If you think the St. Louis Blues are concerned about a winless round robin, you haven’t been paying attention to their remarkable journey.
You can be sure Blues head coach Craig Berube wasn’t happy about going 0-2-1 in Edmonton, but those games were nothing but a tune up for the defending Stanley Cup champions.
The only thing in their sights right now is finding a way to win four games against the Vancouver Canucks in a best-of-seven series that gets underway at Rogers Place tonight.
“We understand what’s at stake. We’ve been there, we’ve gone through it,” Berube said on a zoom call. “Our guys know how hard you have to play, what it takes. Another thing with experience is just handling the ups and downs of the playoffs. There’s a lot of highs and lows during the game, after the game depending on wins and losses and how you handle those going forward is important.
“Our level should be high. I think our guys understand that this is what it’s all about here now.”
Handling highs and lows was the order of the day for the Blues last season, as they authored one of the biggest turnarounds in the history of sports.
Left for dead and in last place on Jan. 1 of 2019, the Blues went on a remarkable second half run to finish third in the Central Division.
Then, they dispatched the Winnipeg Jets (including a rally from a 2-0 deficit in Game 5 when the series was tied 2-2), the Dallas Stars (surviving double overtime in Game 7), the San Jose Sharks (which went six games) and the Boston Bruins (in an epic series that also went the distance).
There are no certainties in the Stanley Cup Playoffs at the best of times and there’s an element of the unknown when you factor in the pause caused by the pandemic, but the Blues know precisely how they need to play in order to have success.
This group is confident they can reach the required level, even if they weren’t quite as sharp as usual during the round-robin action.
“We’re past the hard part. It feels like it’s been forever. It’s not easy mentally, but once the games get going, we’ll be a little bit better,” said Blues captain Alex Pietrangelo. “Minds will be really dialed in here. We’ve had a lot of down time in this qualifying time here. They gave us probably a little bit too much time to sit around. We’re excited to finally get this going and get on schedule.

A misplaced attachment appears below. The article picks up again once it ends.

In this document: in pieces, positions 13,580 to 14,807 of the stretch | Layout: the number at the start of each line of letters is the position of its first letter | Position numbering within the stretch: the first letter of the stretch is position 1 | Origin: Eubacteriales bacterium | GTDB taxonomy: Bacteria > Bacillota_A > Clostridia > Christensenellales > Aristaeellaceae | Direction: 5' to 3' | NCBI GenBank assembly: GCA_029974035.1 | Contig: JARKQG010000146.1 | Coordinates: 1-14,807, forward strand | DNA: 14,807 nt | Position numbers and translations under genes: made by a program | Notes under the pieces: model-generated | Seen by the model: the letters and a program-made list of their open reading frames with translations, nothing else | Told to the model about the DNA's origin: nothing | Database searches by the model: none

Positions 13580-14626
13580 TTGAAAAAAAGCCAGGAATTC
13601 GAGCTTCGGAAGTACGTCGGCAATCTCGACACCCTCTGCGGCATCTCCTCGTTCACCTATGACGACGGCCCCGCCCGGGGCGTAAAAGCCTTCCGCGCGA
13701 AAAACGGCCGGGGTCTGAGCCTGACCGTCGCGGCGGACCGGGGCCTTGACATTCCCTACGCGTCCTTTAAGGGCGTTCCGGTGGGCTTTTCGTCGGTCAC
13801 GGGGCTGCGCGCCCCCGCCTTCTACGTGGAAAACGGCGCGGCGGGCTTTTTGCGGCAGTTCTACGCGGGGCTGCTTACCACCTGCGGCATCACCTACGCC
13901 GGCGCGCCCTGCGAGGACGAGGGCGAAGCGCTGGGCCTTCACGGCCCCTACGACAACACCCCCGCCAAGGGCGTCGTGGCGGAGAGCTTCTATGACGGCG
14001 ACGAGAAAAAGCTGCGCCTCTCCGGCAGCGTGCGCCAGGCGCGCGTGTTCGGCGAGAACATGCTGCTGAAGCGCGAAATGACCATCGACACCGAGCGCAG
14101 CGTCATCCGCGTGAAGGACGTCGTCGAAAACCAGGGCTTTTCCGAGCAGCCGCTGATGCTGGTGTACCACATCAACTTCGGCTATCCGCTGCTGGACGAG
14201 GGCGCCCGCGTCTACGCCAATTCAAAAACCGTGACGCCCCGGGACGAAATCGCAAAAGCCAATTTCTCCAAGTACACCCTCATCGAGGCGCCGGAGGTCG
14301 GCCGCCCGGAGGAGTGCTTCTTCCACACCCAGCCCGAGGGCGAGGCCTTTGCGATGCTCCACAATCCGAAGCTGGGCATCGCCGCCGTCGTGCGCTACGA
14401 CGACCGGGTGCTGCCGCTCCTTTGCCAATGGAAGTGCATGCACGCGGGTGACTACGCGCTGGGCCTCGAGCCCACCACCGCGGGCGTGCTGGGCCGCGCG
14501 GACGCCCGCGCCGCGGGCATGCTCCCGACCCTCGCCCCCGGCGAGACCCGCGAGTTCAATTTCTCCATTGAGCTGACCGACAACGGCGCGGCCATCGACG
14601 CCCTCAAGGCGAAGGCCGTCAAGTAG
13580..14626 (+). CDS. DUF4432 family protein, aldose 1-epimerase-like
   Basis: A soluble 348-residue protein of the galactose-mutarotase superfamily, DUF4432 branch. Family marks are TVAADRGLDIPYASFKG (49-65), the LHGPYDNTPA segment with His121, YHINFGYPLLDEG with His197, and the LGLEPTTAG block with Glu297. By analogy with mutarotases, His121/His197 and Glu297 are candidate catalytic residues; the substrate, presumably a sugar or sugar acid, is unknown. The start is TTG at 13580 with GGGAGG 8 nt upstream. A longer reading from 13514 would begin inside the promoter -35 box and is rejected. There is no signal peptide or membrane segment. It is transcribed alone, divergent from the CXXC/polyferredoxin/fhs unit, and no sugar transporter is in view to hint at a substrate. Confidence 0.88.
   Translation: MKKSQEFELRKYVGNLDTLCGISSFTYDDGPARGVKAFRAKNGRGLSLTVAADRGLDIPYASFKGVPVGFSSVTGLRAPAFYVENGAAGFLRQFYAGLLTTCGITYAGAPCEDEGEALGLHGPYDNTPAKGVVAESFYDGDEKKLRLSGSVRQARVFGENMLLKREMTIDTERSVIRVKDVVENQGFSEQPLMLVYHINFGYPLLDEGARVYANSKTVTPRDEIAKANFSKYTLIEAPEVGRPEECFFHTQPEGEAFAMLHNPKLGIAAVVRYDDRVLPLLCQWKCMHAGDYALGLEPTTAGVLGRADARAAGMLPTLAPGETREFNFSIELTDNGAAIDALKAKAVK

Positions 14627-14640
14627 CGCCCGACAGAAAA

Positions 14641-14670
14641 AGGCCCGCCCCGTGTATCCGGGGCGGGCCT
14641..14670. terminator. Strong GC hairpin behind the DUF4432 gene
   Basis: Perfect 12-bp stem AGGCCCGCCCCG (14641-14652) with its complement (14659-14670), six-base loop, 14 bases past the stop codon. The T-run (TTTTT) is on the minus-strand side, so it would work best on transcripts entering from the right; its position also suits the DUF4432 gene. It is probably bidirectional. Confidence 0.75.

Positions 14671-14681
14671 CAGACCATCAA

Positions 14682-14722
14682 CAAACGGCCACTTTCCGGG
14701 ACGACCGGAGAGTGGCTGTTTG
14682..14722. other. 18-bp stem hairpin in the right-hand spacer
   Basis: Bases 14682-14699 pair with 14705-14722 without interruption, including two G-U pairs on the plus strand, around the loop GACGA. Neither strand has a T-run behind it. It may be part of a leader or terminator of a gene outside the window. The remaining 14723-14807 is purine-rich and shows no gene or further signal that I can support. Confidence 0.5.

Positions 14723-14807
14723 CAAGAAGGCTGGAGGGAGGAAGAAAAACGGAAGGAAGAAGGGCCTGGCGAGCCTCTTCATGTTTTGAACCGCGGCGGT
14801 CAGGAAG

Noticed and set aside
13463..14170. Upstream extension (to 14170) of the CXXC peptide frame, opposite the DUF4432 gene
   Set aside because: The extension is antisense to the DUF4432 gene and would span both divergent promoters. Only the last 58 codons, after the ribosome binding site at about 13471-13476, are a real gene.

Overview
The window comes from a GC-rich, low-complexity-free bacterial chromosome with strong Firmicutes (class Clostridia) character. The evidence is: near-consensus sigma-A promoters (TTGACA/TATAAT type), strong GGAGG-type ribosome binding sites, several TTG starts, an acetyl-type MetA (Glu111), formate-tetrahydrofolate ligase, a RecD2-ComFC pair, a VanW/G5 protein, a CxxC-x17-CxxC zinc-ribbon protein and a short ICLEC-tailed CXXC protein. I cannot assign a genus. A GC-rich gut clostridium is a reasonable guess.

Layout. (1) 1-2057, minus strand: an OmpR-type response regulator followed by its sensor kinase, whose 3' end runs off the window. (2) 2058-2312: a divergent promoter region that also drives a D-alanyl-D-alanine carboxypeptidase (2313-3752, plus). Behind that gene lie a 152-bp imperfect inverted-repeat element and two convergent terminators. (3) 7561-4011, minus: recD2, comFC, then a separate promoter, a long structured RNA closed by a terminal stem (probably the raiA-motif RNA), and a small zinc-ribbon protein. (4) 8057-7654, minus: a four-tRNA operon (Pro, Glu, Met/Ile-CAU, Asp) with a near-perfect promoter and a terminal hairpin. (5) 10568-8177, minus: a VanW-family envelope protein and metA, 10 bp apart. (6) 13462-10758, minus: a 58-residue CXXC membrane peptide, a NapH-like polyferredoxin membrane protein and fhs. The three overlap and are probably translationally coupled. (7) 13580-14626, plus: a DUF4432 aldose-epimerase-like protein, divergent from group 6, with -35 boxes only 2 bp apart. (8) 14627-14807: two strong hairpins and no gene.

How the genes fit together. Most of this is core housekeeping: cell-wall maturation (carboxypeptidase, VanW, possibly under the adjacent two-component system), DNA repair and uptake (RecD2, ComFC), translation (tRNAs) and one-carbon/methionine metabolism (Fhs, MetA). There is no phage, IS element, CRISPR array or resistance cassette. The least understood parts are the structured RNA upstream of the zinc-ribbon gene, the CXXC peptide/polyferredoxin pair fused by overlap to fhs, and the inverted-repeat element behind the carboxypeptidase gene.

“Our group in general has been pretty good about forgetting things and moving on. I think if you look at last year during the season and last year during the playoffs, we bounced back fairly well. It would have been nice to win all three games and play better, but I’ve said it before, this team, we’re gamers and when the game’s on the line in big situations, we all want to be out there. We knew that we were going to be in the playoffs. To sit around and wait, obviously we wanted to build and play better, but to be able to flip that switch, if there’s a group that can do it, I think it’s going to be us.”
The Blues were a bit loose defensively and know they’ll need to be more diligent on the forecheck, especially against someone as mobile as Canucks rookie Quinn Hughes.
“Our forecheck is everything, in my opinion, to our game,” said Blues forward David Perron. “We have to play heavy down low, we have to have our forecheck. That’s a staple to our game and we didn’t have it in those three games. We had it in spurts for sure, but we didn’t have enough of it.
“I just want to see what our game is like and I think playing against the same opponent, we’re going to be able to come back after each and every game, make adjustments, talk about what we can do better and from there. We’re going to keep getting better every game. [For] any team in this league, it’s going to be tough to win four games against us.”
One of the benefits of the pause was that the Blues are getting high-scoring winger Vladimir Tarasenko back in the lineup.
Tarasenko was limited to 10 games this season because of a shoulder injury, but he provides another game-breaking offensive weapon who was second in goals (11) to Jaden Schwartz (12) last spring when the Blues captured the Stanley Cup.
Speaking of the Blues roster, left-winger Sammy Blais remains day-to-day with an undisclosed injury, while Ivan Barbashev is back in St. Louis for a few more days after his wife gave birth to a baby on the weekend.
The Blues score by committee and are best known for being extremely difficult to play against.
Blues goalie Jordan Binnington wasn’t as sharp as we’re used to seeing, as he was 0-2 with a 4.10 goals-against average and .895 save percentage in his two starts, but he’s battle-tested and determined to deliver once again when the stakes are high.
“He hasn’t had the easiest path to get to where he’s at right now, so I think that just helps him motivate himself to want to push himself to be even better this year,” said Blues defenceman Vince Dunn.
The Blues recognize the Canucks will be a confident group after dispatching the Minnesota Wild in four games.
“After playing a series like they did and winning that, they’re going to be coming in very excited and feeling good,” said Blues centre Ryan O’Reilly. “For us, we’ve got to bring the attention to our game and our details. We have to establish our physicality right away, we’ve got to show them that this is going to be a hard series and they’re going to have to earn everything. It’s just focusing on all those little details and playing to our identity.
“They’re a very good team. They don’t have much of a weakness in any area. We know it’s going to be an extremely difficult series to win. Throughout the regular season, they played us very well. It’s good to know nothing’s going to come easy. We have to earn this and it’s going to be extremely difficult.”